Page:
Any suggestions for 12 inch blocks that are interesting but not too difficult (i.e. not too many points!!) would be welcome.
Sometimes Often I go into my workroom for one reason and end up doing something completely different. Something I hadn’t even planned to do. Yesterday was one of those times. I have a pair of trousers – half done – which I keep seeing out of the corner of my eye and I know they need finishing but, because they need altering and faffing with, I just can’t get my head round messing with them at the moment. So an unplanned project got done instead.
Some might call it procrastination.
I made a Sewaholic Renfrew top. Are you thinking that fabric is a bit ‘urgent’? It is quite busy for me but I bought the fabric on Etsy a few months ago and thought I would move it on from my stash – I need the space.
This is me in my customary ‘bring on the firing squad’ pose with the fabric appearing a bit pinker than in reality as I had to mess with the lighting a bit. It is actually more of a salmon pink as in the other two pics. I couldn’t go any further up or down as I was still in my early morning dog walking leggings and my dog walking hair and face, none of which is a pretty sight. There’s no need for you to suffer and anyway it’s the top you are interested in if you are interested in anything at all here.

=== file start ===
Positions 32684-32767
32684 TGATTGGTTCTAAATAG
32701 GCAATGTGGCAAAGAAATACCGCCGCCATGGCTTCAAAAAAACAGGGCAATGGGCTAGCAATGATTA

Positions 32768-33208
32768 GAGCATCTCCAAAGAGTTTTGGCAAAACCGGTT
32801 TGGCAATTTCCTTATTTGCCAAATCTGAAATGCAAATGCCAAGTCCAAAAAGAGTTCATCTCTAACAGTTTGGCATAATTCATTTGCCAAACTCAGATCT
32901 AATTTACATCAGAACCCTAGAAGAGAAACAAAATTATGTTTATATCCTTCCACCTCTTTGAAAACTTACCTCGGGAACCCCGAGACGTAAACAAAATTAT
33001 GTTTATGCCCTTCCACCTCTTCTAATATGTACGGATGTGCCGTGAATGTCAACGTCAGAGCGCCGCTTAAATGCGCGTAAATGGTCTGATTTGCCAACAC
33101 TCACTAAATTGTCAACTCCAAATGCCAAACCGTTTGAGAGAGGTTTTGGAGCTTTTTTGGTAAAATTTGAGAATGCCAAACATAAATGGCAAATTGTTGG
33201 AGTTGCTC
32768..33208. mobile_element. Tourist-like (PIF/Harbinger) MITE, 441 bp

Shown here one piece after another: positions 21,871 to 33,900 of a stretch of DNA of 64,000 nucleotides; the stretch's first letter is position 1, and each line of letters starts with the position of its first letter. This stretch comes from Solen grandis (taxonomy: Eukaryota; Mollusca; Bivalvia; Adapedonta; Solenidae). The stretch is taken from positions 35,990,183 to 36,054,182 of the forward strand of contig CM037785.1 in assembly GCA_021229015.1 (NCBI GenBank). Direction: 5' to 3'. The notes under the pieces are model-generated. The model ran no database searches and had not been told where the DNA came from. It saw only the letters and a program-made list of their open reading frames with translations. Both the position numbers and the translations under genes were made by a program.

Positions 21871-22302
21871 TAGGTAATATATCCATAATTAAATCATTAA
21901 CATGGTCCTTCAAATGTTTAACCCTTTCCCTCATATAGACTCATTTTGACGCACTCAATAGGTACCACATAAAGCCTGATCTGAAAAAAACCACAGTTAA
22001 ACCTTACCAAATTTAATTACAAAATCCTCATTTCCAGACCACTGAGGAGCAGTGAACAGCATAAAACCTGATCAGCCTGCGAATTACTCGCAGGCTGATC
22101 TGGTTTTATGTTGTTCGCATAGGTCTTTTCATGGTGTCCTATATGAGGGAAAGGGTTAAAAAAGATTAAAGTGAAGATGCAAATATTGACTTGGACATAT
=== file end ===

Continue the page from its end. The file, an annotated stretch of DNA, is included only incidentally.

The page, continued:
Because of my abysmal attempt at matching one of my side seams on my Reglisse dress (see post), I wanted to show you that I can actually do it if the stars are aligned correctly and I concentrate. Sorry it’s on a mannequin – her neck is even scraggier than mine but she is probably more than 100 years older than me so I’m not judging – but I couldn’t really model the side seams and operate the remote gizmo of the camera at the same time.
I was in two minds whether to put the cuffs on the sleeves and round the bottom – more matching hell – but, in the end, I decided to go for it because I think the cuffs make it look more like a ‘top’ and less like a t-shirt which is what this fabric called for. I won’t go on about the Sewaholic pattern because everybody has made it and, suffice it to say, it is fast, easy and gives good results and you can’t ask for more than that ;)
Somebody in our house has started borrowing my rotary cutters, curved rulers, tracing wheels, hide mallet (from my ‘ upholstering period’) and has even earmarked a mannequin for a future project.
However, it is not one of the Madamoiselles but Mr. Tialys himself. Thwarted in his plans to turn our downstairs storage room into a micro brewery due to an unforeseen and sudden attack of gout(!), beer is now to be consumed in moderation – if at all. Cheerful in the face of adversity and having discovered, after
feverish and desperate extensive research, that wine is not included in the list of ‘undesirables’, he cheered up and went with his second choice of indoor creative activity – leatherwork.
I have to say that this is preferable as far as I’m concerned – I’m not a fan of beer to the extent that I need it brewing (and smelling) in a room beneath my feet – but I am a fan of leather goods, mostly in the form of bags and belts.
Anyway, this is my jeans belt he made for me.
He hasn’t been to any classes but is slavishly reading blogs, watching tutorials, buying equipment, designing patterns, looking at other peoples’ patterns and honing his craft – sound familiar?
And, when I finally got my Kindle Paperwhite for my birthday yesterday (I’d asked for it for Christmas but nobody remembered!), it came with it’s own, handmade by husband, leather case.
It beats beer in my opinion.